The CPO and his or her direct reports arm these privacy advocates with specialised training, decision-making tools and regular reporting obligations so they can raise privacy issues as the business units or functions roll out new initiatives, products or strategies. Having someone at the table who is known as “the privacy person” will cause others to consider the privacy ramifications of the initiative from the outset and make privacy part of the corporate mentality.
If the privacy person is not available—or, worse, not readily identifiable—privacy will become a box-checking exercise as the last, robotic corporate stop prior to product or service announcement. By then, it is often too late to minimise the potential of doing harm to the consumer, to maximise positive market impact and to mitigate legal risk. It also can be extraordinarily costly for a business to correct privacy and cybersecurity missteps at the end of the development lifecycle. By seating the privacy advocate at the table from concept through launch, design teams can innovate and thrive as they build the brand and consumer confidence in it.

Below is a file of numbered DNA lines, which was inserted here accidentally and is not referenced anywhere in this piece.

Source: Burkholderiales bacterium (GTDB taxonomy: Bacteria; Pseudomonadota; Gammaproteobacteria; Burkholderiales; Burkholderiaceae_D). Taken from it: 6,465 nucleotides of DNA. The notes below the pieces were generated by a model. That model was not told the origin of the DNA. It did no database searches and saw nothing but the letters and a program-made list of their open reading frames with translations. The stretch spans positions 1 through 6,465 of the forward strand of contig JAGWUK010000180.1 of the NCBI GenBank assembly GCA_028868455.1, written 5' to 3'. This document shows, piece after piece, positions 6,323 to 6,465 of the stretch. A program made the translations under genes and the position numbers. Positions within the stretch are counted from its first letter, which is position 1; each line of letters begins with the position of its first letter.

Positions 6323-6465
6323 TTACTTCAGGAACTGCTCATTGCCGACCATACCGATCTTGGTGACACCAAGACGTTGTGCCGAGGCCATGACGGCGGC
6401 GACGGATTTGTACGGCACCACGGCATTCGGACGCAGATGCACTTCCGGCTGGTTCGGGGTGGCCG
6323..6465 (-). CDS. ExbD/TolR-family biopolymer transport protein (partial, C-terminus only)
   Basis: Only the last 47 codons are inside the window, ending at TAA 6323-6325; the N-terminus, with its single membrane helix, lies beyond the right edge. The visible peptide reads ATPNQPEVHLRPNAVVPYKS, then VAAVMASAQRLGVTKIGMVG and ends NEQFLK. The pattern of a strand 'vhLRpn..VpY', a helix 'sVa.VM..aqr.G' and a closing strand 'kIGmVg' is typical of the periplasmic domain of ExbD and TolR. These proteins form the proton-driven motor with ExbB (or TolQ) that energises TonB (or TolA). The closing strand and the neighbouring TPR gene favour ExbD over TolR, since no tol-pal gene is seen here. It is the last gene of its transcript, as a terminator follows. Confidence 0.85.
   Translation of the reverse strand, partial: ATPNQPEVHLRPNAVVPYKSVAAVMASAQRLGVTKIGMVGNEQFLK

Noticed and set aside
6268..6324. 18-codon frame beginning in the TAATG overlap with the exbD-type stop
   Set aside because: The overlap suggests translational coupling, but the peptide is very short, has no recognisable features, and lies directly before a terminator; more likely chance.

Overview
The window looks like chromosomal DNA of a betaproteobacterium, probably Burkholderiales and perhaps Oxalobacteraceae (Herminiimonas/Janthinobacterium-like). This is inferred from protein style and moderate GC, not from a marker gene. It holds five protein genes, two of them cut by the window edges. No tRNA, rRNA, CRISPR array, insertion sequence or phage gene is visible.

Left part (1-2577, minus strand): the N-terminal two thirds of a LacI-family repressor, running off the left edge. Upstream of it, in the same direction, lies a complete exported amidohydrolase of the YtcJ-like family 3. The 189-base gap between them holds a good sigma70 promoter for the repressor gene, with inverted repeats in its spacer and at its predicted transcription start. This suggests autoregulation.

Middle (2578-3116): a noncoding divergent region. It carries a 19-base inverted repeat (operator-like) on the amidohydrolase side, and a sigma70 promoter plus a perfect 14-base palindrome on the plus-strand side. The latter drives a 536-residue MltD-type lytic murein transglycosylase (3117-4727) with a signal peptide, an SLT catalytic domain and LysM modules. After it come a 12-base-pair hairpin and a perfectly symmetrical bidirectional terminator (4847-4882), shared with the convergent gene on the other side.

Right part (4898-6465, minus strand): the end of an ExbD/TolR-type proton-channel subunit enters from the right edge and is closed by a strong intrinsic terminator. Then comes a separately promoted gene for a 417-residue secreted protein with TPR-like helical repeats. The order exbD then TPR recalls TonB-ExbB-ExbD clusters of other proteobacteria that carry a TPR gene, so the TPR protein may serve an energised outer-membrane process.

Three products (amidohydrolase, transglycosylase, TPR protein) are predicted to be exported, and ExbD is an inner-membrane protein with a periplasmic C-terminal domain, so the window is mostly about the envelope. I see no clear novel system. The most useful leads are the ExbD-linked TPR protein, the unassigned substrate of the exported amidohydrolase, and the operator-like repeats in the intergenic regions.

By incorporating these corporate privacy management practices, a multinational enterprise can step confidently from one platform (a more limited compliance perspective) to another (an enterprise-wide program aligned with core values and having built-in accountability) without running into unnecessary or unanticipated risks. By having such an enterprise-wide program, when privacy or security incidents do occur, they are more likely to be the exception than the rule.
Kenneth Bamberger and Deidre Mulligan’s study, New Governance, Chief Privacy Officers, and the Corporate Management of Information Privacy in the United States: An Initial Inquiry. Law & Policy can be found at http://papers.ssrn.com/sol3/papers.cfm?abstract_id=1701087.